New research indicates that while women may be gaining numbers in entry-level positions at accounting firms, they are woefully behind at the executive level.
Three researchers from Bentley University, the University of Colorado, and Northeastern University found that the Big Four accounting firms all tout having more than 40 percent female employees.
But in studying the impact of a new Public Company Accounting Oversight Board rule that requires accounting firms to disclose the name of the partner in charge of each public company audit, the researchers discovered that only 19 percent of audit partners at the Big Four firms are women.
Yet, the difference between Big Four firms and other accounting firms was slight: only 15 percent of non-Big Four firms have women audit partners.
Drill down even further and, interestingly, the number of women audit firm leaders differs according to the politics at play in their states. In largely Republican states, 14 percent of audit partners are women. In states that are primarily Democratic, 20 percent of audit partners are women.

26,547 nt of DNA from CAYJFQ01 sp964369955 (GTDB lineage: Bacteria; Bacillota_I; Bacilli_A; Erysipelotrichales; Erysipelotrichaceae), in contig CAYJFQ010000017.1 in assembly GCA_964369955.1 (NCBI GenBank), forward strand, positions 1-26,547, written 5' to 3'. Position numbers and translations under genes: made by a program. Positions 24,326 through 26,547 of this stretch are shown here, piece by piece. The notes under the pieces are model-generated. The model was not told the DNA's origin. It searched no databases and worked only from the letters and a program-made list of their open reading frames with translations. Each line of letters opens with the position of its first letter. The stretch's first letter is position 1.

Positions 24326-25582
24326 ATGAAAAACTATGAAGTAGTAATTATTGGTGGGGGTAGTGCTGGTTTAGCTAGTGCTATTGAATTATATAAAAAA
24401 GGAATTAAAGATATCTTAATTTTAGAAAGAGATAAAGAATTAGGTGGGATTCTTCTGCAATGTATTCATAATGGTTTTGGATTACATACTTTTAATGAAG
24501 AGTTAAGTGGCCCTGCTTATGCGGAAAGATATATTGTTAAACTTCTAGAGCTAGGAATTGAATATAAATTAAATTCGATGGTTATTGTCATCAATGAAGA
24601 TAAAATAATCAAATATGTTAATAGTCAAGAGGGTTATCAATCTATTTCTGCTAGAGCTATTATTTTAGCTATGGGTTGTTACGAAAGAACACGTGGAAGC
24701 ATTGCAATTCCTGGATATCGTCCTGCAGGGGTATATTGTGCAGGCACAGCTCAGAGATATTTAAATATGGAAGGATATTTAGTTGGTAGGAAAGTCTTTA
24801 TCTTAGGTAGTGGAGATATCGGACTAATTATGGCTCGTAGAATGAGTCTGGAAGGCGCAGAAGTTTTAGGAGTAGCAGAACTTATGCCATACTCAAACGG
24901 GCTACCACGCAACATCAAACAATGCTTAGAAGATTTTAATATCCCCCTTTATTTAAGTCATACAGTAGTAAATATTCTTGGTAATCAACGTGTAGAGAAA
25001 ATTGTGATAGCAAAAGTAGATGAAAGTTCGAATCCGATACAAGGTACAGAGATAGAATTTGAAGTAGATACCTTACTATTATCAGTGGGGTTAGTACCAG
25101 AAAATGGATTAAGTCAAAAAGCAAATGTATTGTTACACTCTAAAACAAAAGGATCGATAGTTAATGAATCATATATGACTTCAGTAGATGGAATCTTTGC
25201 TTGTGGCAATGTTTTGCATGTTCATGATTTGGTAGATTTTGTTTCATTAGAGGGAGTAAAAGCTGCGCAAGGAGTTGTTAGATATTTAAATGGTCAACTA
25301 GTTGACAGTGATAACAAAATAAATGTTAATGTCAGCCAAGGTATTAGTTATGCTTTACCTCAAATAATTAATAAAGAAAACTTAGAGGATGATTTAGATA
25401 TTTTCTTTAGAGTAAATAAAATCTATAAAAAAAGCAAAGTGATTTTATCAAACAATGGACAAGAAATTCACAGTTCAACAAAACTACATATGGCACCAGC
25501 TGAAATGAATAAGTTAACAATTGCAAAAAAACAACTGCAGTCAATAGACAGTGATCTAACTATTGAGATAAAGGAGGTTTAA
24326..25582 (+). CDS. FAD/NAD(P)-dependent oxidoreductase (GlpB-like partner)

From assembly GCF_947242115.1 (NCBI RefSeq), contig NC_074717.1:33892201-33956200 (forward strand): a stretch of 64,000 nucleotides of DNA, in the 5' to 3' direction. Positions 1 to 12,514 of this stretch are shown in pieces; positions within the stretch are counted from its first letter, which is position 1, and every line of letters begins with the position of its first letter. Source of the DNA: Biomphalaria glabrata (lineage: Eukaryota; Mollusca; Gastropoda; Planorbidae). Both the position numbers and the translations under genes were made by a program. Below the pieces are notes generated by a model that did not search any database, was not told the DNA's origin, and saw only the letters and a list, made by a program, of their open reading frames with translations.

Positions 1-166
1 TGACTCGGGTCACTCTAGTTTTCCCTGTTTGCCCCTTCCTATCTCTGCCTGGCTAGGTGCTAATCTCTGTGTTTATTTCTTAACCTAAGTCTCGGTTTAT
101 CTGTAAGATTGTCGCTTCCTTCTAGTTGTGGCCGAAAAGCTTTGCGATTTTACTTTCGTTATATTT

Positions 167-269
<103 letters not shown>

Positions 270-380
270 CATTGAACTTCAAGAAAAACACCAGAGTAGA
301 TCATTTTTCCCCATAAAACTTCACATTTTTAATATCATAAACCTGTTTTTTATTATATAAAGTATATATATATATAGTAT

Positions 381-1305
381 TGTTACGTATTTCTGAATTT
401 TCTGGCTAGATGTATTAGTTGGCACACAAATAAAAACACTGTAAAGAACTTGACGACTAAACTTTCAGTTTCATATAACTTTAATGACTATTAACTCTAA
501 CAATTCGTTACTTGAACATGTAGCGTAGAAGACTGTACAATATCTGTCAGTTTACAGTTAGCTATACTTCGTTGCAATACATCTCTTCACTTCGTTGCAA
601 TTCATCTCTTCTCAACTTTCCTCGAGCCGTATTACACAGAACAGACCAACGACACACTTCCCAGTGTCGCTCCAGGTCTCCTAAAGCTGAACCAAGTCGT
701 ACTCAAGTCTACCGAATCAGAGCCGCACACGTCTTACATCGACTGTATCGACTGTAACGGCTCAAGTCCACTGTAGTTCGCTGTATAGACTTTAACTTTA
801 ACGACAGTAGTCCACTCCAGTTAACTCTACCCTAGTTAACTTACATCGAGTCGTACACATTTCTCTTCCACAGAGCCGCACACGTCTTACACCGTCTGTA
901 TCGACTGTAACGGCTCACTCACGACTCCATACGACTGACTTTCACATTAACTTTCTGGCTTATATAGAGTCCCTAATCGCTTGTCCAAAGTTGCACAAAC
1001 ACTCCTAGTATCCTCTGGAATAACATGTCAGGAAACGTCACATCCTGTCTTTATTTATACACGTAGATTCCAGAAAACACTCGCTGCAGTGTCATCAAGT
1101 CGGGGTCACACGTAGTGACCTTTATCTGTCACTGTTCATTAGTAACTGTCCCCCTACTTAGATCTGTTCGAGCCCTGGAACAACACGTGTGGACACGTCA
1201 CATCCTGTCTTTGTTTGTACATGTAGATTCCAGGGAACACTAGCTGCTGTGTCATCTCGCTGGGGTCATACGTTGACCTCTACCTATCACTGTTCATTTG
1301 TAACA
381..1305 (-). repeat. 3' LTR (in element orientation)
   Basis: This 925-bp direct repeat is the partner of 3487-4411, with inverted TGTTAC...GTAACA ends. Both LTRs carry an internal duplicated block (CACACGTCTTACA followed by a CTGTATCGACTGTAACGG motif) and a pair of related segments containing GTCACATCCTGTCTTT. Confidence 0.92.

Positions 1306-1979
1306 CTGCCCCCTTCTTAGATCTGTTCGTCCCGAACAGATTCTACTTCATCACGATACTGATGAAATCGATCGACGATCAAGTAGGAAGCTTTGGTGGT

The study also revealed that women audit partners usually are more common in major metropolitan areas. For example, 32 percent of the 50 audit partners at Minneapolis-area firms are women, while 22.5 percent of the 151 audit partners in Boston are women. In New York City, they number 21.7 percent of the 267 audit partners.
However, San Jose, CA, has only 9.7 percent women audit partners out of 62. Female audit partners also are less common in the Washington, DC area (10.9 percent), Atlanta (11.6 percent), and Philadelphia (12.2 percent).
The business case for gender diversity in advanced positions is noteworthy.
“Research suggests that female audit partners are more careful, patient, diligent, and conservative, which are highly valued traits in the auditing profession,” the study states.
And there are signs of progress. In 2015, Deloitte named Cathy Engelbert as the firm’s first female CEO. A year later, PwC’s audit partner class was 30 percent female.
“These actions signal a desire to reach gender equality at the highest levels of the organization,” the study states. “But, much like the rest of corporate America, our research shows there is a long way to go.”